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Hello Pavel Karateev, I noticed the same issue. I'm working on an airflow project with a structure as follow:

airflow/
    dags/
        data_lake/
            zendesk.py
    plugins/
        zendesk/
            __init__.py
            operators/
                zendesk_to_gcs_operator.py

In my plugins/zendesk/__init__.py, there's an import statement:

from zendesk.operators import ZendeskToGcsOperator


But this didn't work because "the directory containing the running script is prepended to sys.path", ie. in sys.path the first entry is `.../airflow/dags/data_lake`, which means that the zendesk package is resolved as the zendesk.py in .../airflow/dags/data_lake. This is an unexpected behavior and I have found the culprit to be in the following code in pydevd.py:

if not is_module:
# now, the local directory has to be added to the pythonpath
# sys.path.insert(0, os.getcwd())
# Changed: it's not the local directory, but the directory of the file launched
# The file being run must be in the pythonpath (even if it was not before)
sys.path.insert(0, os.path.split(rPath(file))[0])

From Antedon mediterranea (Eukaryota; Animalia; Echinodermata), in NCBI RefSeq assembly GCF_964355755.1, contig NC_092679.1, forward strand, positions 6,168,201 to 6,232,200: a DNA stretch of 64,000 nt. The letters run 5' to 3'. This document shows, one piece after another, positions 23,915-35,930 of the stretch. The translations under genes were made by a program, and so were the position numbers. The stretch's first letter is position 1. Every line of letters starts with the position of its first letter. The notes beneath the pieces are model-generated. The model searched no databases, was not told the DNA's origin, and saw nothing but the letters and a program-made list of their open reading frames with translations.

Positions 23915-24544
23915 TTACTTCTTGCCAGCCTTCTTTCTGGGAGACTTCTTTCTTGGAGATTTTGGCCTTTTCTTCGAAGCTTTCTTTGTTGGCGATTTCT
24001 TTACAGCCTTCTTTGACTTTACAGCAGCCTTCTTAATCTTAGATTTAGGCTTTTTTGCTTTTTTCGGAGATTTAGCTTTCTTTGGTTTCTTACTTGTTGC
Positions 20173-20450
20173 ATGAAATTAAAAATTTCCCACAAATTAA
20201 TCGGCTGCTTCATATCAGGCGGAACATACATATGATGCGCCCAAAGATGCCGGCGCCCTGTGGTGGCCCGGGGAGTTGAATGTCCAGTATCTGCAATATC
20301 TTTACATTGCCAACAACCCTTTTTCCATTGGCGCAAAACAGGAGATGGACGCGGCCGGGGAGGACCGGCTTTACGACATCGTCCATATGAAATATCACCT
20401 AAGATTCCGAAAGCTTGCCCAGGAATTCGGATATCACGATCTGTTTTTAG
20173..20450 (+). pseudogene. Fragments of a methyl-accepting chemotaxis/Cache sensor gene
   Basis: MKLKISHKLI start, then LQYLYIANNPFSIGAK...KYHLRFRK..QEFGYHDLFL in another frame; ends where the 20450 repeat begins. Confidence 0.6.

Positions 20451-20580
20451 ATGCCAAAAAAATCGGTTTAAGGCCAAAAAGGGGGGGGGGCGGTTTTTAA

Could we get an answer on why is this logic needed? Is there a way to get around it? If not, is it OK if I take the initiative to fix this issue by submitting a PR to the open source intellij-community project?

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Hi Hartantoteddy,

In my plugins/zendesk/__init__.py, there's an import statement:

Is there "__init__.py" with "ZendeskToGcsOperator" class import in "operators" directory?

How does the "plugin" directory end up in PYTHONPATH  for the import to be resolved when you run "zendesk.py" from the terminal?

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Hi Pavel Karateev, sorry for the late reply. I didn't get any notification.

Yes, there's "__init__.py" in "operators", and it imports "ZendeskToGcsOperator". Sorry that I omitted that detail.